From the monotheistic point of view, Tantrism-whether Buddhist or Hindu-is dangerous and diabolical even as a philosophy. Engaging in any practice devoted to self-determinism may put you beyond the scope of society. This should be kept in mind as you gain more power, as one of the first mistakes of any serious student is talking about his most secret goals. What may seem harmless to you may be a panic trigger to someone else. 



You may also want to read more about Tantra Yoga here.






What does Tantra mean?


Even in their original nation, the word 'Tantra' is an excellent example of something that doesn't have a very clear definition. 

The Tantras are a collection of religious literature with varying degrees of complexity. Some of them, such as the Tantra of the Great Liberation, are high poetry. 

Others are simply a few pages long, are written in a clumsy manner, and aren't much different from the European Grimoires. Tantra, in our opinion, is a comprehensive term that denotes activity. It denotes that theory and practice are in sync. Tantra has been compared to a shuttle that directs the threads to produce a whole fabric, just how Yoga has been compared to a yoke to which oxen have been tied to drive a cart.



You may also want to read more about Tantra and Healing here.





Brahmacharya's Relationship with Tantric Sex and Celibacy

     



    Modern Day Celibacy.


    We're going to consider a taboo but increasingly relevant topic, and we'll tie it into the tantra debate.


    It has been a more common yet taboo subject than sex in recent years. It's known as "celibacy."


    Celibacy would not be recommended in this environment, and  It won't be dismissed either. We just want to see how it blends in and certain people are attracted to it by nature. Others will be compelled to do so through their own free will or the will of others.

    But first, let's speak about "brahmacharya," which is the secret to recognizing the philosophical ramifications of both tantric sex and celibacy, as well as what they have in common. They have more in common than other people think.

    Brahmacharya refers to walking or remaining in God's creative power, which is our sexual drive







    What do we mean when we say we're walking or abiding in sexual energy? 


    There are two points to consider:

    1. First and foremost, it must be preserved.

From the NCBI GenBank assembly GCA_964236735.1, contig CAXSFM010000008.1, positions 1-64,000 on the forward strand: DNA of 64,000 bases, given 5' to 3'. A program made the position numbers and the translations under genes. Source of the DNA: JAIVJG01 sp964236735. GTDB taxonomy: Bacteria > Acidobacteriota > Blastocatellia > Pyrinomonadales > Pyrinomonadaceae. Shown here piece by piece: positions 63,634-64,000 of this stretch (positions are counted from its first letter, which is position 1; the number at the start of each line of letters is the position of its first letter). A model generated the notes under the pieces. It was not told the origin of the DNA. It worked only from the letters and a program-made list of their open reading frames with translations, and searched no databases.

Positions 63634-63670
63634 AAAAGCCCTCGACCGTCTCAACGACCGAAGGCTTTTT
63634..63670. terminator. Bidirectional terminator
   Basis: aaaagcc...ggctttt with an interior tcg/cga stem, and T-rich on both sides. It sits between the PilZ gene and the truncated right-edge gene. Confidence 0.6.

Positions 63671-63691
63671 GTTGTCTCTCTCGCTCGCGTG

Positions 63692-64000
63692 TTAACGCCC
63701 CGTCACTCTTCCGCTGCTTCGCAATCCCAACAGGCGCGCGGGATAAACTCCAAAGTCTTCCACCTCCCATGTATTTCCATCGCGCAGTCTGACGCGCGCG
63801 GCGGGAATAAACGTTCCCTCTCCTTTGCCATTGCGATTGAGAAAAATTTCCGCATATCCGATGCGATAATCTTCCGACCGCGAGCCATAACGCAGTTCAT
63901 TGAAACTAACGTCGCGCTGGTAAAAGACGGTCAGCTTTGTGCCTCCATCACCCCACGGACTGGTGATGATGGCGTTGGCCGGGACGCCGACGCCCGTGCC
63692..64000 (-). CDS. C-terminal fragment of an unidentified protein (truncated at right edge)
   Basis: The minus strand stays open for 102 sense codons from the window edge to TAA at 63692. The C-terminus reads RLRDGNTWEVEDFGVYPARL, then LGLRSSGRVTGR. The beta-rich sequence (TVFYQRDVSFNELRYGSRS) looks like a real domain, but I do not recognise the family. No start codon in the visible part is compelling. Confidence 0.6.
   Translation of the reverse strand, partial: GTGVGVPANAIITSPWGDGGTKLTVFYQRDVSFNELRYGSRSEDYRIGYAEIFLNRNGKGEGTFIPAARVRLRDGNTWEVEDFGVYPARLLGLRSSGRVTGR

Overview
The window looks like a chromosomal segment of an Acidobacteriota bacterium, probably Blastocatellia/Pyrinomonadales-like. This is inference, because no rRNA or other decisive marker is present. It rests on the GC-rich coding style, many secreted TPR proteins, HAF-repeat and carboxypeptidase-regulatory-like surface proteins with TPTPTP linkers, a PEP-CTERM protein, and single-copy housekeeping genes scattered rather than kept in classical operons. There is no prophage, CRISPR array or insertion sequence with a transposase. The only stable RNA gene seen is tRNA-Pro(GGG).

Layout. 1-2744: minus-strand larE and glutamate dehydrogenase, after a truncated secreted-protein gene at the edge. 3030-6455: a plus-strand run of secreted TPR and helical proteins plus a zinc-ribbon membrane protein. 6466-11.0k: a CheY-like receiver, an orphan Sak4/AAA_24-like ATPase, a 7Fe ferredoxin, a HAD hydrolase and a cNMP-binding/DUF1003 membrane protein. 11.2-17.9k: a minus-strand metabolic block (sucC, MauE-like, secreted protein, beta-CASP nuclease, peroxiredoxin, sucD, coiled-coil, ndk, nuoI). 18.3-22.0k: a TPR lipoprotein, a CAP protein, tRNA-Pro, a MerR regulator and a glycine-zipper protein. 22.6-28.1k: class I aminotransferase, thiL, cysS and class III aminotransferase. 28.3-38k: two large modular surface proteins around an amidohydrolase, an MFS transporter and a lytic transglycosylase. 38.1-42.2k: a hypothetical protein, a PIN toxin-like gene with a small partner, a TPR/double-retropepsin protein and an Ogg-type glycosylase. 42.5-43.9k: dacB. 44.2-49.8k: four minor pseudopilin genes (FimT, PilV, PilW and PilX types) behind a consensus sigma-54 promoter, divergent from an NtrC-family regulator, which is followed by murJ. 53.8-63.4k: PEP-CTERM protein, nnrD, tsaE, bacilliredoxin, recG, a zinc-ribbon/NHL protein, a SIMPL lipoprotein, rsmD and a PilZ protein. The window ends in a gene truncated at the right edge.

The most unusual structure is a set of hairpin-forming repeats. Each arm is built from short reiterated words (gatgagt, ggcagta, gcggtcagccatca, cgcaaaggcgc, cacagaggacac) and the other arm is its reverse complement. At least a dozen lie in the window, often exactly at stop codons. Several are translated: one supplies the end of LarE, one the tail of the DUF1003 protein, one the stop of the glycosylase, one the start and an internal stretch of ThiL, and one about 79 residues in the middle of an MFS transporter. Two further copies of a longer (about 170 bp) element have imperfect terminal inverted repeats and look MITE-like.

2. And so there's the matter of cultivating it. 

    Brahmacharya is all about preserving and cultivating sexual energy.


    So far in these tantra studies, we've covered the basic techniques for undergoing a period of transition of sexual relationships in order to conserve and develop sexual energy. 




    What role does celibacy play? 




    It's a matter of personal preference, temperament, and way of life. It happens all the time. Perhaps we yield to a guru or organization, and they make the decision for us.

    Perhaps we should do it on our own. Maybe we'll never be drawn to it. Either of these would suffice. 

    It is up to each of us to obey our own gut instincts on the subject.


    Celibacy is an objective indicator of an unique state of mind and ceremonial purity. 

    Celibacy is said to have evolved from taboos that saw sexual power as a competitor to religious authority, and the sexuality of the opposite sex as a polluting influence, particularly in holy or crisis circumstances.


    India's religious traditions reflect a wide range of views on celibacy. 


    The priesthood in Hinduism is hereditary, and hence not celibate

    Sadhus ("holy men"), who live a life devoid of goods and familial obligations, are among India's most well-known religious figures. 

    Sadhus are disorganized and lack corporate discipline. 

    Many sadhus, both male and female, become celibate after marriage or widowhood, while others do so at an early age. 

    The sadhu is a person who has abandoned a life governed by dharma (cosmic and social law—i.e., caste, family, money, and state) in order to achieve moksha (final liberation). 


    In Jainism, celibacy is also a significant practice. 

    All Jain monks swear to abstain from sexual intercourse, and the general public is exhorted to stay chaste, even celibate, following the birth of a son.


    Celibacy in Buddhism.

    Buddhism started in India as a monastic order committed to achieving enlightenment via the control of emotions and the removal of connection to material goods. 

    As Buddhism grew in popularity across the globe, certain deviations emerged: 

    • in Southeast Asia, most young men only stayed in the order for a year; 
    • in Tibet, Tantric monks were married; and in Japan, 
    • the huge Jdo Shinsh sect abandoned the celibacy ideal entirely.



    What is celibacy? 


    It is technically defined as the refusal to marry and engage in sexual intercourse, including masturbation. 


    Broadly celibacy refers to the status of not being married and hence sexually abstinent, which is often associated with the function of a religious official or follower. 

    • In its strictest definition, the phrase refers to those who are single as a consequence of a holy vow, act of renunciation, or religious belief. 


    Celibacy has existed in some form or another throughout history and in almost all of the world's major faiths.


    • Wherever celibacy has emerged, it has been accompanied by the belief that religious life is fundamentally distinct from, if not divorced from, society's regular institutions and human nature's natural desires. 
    • The religious style that criticizes celibacy, on the other hand, emphasizes religion's function in using and sanctifying the "natural" stages of life: sexuality, family, and labor.



    It is de facto sexual energy protection, though “preservation” may not be the celibate's intention.